Happy tenant = happy landlord

Congratulations. You’ve bought your first investment property! You now join a growing number of property investing Aussies in becoming a landlord.

Investing in a rental property is an important first step in building future wealth. To make sure your landlord experience is a positive one it pays to consider the ways you can keep it that way.

Regardless of whether you go it alone or engage a property manager the steps for attracting and retaining the right tenant(s) for your property should be your most important objective. It pays to ensure your property manager also shares these objectives. After all, happy tenant = happy landlord!

Good tenants are a key element of maximising the return on your property investment. A good relationship with tenants minimises the prospect of issues such as late payment of rent and damage to the property.

Developing and maintaining a good relationship requires some work. It is unlikely to happen if you just take their money and forget about them. Nor will they be happy having constant inspections.

What is the first step?

It is vital to attract good quality tenants in the first place. Ensure your property manager understands your expectations. Ideally, you should be wary of applicants who:

  • find fault with every minor defect despite the property being near perfect
  • do not supply supporting documentation or references
  • have any history of payment arrears
  • move frequently
  • are poorly presented

It pays to consider the following points when looking to attract and retain the right people for your property:

Set a fair rental price. While rents have increased dramatically in many areas you shouldn’t automatically hike up the rent on your property. Use the area average as a guide – going too high will limit the pool of applicants from which to choose.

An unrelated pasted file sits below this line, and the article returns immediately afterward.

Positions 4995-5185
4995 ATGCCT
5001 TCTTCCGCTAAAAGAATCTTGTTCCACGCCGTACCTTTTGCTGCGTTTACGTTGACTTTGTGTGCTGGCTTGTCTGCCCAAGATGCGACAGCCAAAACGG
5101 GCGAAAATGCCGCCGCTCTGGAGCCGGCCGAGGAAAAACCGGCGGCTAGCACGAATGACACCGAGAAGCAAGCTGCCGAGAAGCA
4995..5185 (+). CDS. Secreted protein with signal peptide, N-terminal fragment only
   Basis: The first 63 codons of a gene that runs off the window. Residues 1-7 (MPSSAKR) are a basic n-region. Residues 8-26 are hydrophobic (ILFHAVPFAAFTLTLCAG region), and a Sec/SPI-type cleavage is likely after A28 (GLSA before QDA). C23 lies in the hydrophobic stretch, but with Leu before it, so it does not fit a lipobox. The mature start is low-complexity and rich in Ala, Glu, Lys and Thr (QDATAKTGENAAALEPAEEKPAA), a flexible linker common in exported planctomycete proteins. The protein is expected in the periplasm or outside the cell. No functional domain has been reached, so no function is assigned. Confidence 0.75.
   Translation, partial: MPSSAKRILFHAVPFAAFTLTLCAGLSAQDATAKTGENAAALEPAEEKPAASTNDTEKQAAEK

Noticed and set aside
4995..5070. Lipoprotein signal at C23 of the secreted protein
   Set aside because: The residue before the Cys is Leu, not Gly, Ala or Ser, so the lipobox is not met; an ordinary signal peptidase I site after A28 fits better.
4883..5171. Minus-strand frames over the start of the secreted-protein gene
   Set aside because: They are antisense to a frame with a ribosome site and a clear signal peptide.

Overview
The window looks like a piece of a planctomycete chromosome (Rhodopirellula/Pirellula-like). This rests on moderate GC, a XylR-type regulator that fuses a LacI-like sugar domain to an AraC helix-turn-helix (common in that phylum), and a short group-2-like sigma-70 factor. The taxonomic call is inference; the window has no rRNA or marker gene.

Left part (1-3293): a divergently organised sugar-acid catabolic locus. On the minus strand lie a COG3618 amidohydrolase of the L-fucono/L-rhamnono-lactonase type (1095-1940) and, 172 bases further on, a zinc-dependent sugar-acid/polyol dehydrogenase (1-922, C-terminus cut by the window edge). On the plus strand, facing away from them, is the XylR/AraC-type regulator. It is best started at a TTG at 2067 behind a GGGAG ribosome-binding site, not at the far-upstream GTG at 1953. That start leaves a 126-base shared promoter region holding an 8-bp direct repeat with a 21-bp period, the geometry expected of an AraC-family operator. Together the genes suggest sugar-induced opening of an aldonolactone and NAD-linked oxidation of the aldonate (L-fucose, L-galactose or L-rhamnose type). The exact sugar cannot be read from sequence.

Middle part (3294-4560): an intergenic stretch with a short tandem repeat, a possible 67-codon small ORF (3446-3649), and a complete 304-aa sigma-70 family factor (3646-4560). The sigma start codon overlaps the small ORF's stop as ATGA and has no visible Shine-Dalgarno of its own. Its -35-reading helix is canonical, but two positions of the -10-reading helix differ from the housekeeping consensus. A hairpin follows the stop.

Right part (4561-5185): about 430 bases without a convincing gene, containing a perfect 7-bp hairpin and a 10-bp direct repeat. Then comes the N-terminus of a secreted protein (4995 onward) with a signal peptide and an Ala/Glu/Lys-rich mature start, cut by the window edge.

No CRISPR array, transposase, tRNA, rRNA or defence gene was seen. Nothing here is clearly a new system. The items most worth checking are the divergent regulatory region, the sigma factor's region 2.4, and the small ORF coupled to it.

Highlight your property’s features when advertising. Ensure your property manager focuses on the best features of your property. Include local benefits such as shops, schools, public transport, pubs and restaurants.

Check references. All applicants should provide a reference from their previous landlord. Make sure they are called! They should be asked about the condition of the property on the tenant’s departure, if rent was always paid on time and if there were any complaints from neighbours.

Ensure your property is immaculate. To attract the best tenants it is essential the property is in perfect order. Fix any problems, ensure the property is clean and the gardens are neat and tidy. Investing in a fresh coat of paint is well worth the effort.

Be a good communicator. If your tenants are keeping the property in good order and paying rent on time they’re worth keeping. Ensure your tenants get plenty of notice if you or the agent are going to call or make an inspection.

How to keep good tenants

Now you’ve found great tenants it is equally important to maintain a good relationship. Mutual respect is a two way street. Showing them you are interested in both them and your property may minimise possible issues.

Here are some issues important to a good tenant:

Attend to maintenance issues promptly. A quick response to problems is a good indicator to a tenant of how much they are valued. Blocked drains, broken water heaters etc affect a tenant’s enjoyment of the property. If it’s not a quick fix they still need to be kept informed of progress. Also follow up after the repairs. This goes a long way to building rapport.

Ignoring maintenance issues could leave you with a legal liability if a tenant or their guest is injured as a result.

Undertake regular inspections. This allows you and your property manager to be sure the tenant is looking after the property. It also gives the tenant an opportunity to discuss maintenance issues and shows them you take an active interest in the condition of your property.

Maintain a positive relationship. This helps to ensure they remain cooperative throughout their lease period. Listening and considering requests for changes to lease conditions or addressing concerns also help build rapport. If a request is rejected it should always be in writing with sound reasons for your rejection.

Be realistic about damage. Even the most careful of tenants can have accidental damage. If their track record is good there is nothing to be gained from an unreasonable reaction. All landlords should consider having landlord insurance that generally covers both accidental and malicious damage and loss of rental income. If tenants feel they have a good relationship with you and your property manager such claims should hopefully never be necessary!

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